On 13 September 2016, the Central Bank of Ireland (the CBI) published new guidance on IT risk management and cybersecurity for financial service firms. Publication of the Guidance follows the CBI’s previous actions in relation to cyber risks in the funds, insurance and banking sectors (see previous blog here). The CBI acknowledges that IT plays an integral part in the supply of financial services and calls on Boards and Senior Management of regulated firms to recognise the ever increasing incidences of cyber-attacks and business interruptions. It requests such firms to acknowledge their responsibilities in this regard and prioritise IT security. This responsibility involves establishing and maintaining a resilient IT strategy, while ensuring that it aligns with the firm’s general business strategy. It states that a robust oversight and engagement on IT matters at the Board and Senior Management level promotes an IT and security risk aware culture within the firm.
In assessing the quality of Board and Senior Management oversight of IT risks, the CBI has identified the main deficiencies in IT practices; namely inadequate correlation between the firm’s IT strategy and business strategy, insufficiently detailed IT strategies resulting in key elements being omitted and a general lack of information being reported to the Board. Other areas where issues were found included inadequate data classification frameworks, poorly constructed outsourcing agreements, lack of formal change management procedures and untested disaster recovery and business continuity plans. The report emphasised the need for firms to ensure that they understand these flaws in order to manage them efficiently in the future.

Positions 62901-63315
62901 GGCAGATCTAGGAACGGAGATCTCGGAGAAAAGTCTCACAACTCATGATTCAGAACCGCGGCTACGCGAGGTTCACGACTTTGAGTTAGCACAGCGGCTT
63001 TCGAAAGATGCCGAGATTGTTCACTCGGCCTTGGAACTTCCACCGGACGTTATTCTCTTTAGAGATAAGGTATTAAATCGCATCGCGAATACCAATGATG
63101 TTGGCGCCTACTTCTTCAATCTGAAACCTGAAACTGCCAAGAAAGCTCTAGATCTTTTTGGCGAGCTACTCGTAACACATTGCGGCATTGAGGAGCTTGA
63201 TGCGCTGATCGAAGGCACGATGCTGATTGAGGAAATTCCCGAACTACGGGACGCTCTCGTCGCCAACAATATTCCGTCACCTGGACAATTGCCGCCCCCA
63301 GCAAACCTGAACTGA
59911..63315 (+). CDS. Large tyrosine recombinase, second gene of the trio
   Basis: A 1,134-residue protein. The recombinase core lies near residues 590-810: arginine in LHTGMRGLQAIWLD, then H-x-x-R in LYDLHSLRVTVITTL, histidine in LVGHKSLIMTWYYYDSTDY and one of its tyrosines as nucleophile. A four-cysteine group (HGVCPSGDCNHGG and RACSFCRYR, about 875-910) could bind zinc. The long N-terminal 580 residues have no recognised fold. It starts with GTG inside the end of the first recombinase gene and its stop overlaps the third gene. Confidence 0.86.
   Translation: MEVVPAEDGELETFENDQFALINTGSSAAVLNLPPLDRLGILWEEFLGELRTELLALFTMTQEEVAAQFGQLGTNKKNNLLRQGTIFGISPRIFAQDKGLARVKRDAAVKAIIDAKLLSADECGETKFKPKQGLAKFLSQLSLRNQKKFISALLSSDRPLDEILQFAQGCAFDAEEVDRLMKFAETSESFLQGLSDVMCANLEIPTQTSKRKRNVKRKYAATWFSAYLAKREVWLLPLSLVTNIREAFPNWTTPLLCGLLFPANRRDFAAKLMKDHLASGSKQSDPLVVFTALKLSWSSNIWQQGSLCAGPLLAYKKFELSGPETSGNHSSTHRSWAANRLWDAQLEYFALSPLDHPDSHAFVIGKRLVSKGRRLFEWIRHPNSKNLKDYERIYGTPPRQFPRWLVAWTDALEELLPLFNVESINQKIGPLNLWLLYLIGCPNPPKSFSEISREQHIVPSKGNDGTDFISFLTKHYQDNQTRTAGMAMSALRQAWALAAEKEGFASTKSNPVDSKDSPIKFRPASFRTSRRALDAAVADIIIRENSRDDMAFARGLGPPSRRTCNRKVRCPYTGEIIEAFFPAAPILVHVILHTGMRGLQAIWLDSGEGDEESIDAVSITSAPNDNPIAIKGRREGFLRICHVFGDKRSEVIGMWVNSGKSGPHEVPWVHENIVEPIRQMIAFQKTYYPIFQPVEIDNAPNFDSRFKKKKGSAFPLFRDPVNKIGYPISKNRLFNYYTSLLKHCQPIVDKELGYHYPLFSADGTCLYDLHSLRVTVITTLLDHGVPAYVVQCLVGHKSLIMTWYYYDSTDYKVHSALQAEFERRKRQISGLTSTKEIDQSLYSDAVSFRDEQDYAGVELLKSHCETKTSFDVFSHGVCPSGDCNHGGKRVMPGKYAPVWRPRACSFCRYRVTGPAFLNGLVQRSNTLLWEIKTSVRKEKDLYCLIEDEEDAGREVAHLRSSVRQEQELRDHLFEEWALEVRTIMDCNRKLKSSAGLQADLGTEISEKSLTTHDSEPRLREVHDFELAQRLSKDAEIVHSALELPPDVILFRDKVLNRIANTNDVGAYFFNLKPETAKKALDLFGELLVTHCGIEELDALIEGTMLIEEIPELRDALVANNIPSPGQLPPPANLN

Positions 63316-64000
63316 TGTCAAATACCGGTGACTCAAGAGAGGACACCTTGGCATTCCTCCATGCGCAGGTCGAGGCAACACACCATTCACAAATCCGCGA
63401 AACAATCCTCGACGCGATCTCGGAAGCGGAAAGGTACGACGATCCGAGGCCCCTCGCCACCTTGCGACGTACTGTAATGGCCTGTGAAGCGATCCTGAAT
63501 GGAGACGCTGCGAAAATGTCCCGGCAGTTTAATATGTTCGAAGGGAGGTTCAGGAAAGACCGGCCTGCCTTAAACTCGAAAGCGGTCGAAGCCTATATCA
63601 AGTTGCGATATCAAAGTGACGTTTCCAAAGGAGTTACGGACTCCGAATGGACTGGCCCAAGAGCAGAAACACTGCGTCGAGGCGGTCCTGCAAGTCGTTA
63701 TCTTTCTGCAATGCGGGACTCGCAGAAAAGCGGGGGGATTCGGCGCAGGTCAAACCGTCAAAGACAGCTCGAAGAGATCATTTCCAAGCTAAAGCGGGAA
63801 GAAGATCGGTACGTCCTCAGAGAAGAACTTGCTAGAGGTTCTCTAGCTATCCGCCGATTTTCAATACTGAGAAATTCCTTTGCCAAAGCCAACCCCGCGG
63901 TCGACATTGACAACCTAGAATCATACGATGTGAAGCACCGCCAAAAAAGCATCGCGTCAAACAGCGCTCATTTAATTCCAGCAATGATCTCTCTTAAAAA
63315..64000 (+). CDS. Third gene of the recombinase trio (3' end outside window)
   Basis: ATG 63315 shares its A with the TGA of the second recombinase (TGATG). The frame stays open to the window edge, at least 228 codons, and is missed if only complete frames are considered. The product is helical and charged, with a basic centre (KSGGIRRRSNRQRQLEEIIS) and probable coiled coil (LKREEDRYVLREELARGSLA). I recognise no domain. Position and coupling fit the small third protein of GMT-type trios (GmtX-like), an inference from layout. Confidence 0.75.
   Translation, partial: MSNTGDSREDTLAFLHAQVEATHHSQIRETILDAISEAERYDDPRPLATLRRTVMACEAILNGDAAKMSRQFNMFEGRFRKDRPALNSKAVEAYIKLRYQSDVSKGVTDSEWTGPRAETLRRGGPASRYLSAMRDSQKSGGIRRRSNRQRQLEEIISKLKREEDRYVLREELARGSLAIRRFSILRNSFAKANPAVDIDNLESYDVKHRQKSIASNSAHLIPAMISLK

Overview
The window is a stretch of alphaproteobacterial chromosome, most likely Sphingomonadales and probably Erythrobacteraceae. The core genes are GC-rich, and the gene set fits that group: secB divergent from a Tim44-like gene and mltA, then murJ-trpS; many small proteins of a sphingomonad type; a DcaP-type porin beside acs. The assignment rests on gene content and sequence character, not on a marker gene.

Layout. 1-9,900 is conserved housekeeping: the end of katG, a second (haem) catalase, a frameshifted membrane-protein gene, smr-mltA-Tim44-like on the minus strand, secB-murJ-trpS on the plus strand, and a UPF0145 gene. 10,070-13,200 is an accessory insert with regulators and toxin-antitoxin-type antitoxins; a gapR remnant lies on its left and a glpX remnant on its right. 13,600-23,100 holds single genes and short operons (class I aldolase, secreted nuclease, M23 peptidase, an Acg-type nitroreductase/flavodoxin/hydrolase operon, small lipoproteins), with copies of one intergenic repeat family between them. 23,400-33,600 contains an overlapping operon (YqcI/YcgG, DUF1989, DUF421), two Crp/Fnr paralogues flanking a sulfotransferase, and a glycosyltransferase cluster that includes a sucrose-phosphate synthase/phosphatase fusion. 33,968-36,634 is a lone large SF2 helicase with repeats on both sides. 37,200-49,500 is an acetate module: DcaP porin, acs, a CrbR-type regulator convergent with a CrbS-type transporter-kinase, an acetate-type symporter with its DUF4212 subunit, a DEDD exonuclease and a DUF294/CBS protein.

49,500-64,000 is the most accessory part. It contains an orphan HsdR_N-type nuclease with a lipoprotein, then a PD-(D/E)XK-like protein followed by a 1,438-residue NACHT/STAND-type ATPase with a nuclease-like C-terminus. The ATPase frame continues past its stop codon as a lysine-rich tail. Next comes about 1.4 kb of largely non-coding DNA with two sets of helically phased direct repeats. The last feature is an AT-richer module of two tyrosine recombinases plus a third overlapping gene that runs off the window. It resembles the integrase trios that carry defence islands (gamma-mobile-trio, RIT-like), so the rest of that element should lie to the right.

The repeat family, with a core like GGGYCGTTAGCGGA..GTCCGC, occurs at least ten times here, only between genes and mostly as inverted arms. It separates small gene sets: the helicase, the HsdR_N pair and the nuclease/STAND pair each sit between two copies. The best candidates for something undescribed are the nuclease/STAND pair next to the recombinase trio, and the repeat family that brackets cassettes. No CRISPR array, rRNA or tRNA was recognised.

The Guidance states that the CBI intends to increase their supervisory oversight of IT and cybersecurity related risks in future engagements with firms. The CBI expects that alongside developing an effective Board approved IT strategy, it is necessary for sufficient resources to be allocated to its execution. This includes an adequate IT budget, staff levels and expertise. A plan should be implemented to identify any resourcing gaps within a firm which would inhibit the achievement of such strategic objectives.
The Director of Policy and Risk, Gerry Cross, explained the situation simply: “The Central Bank is demanding increased effectiveness in this area. We are undertaking considerable work to require improved IT risk management and cyber resilience across regulated firms. This includes enhanced supervisory capabilities and increased focus on these risk areas“.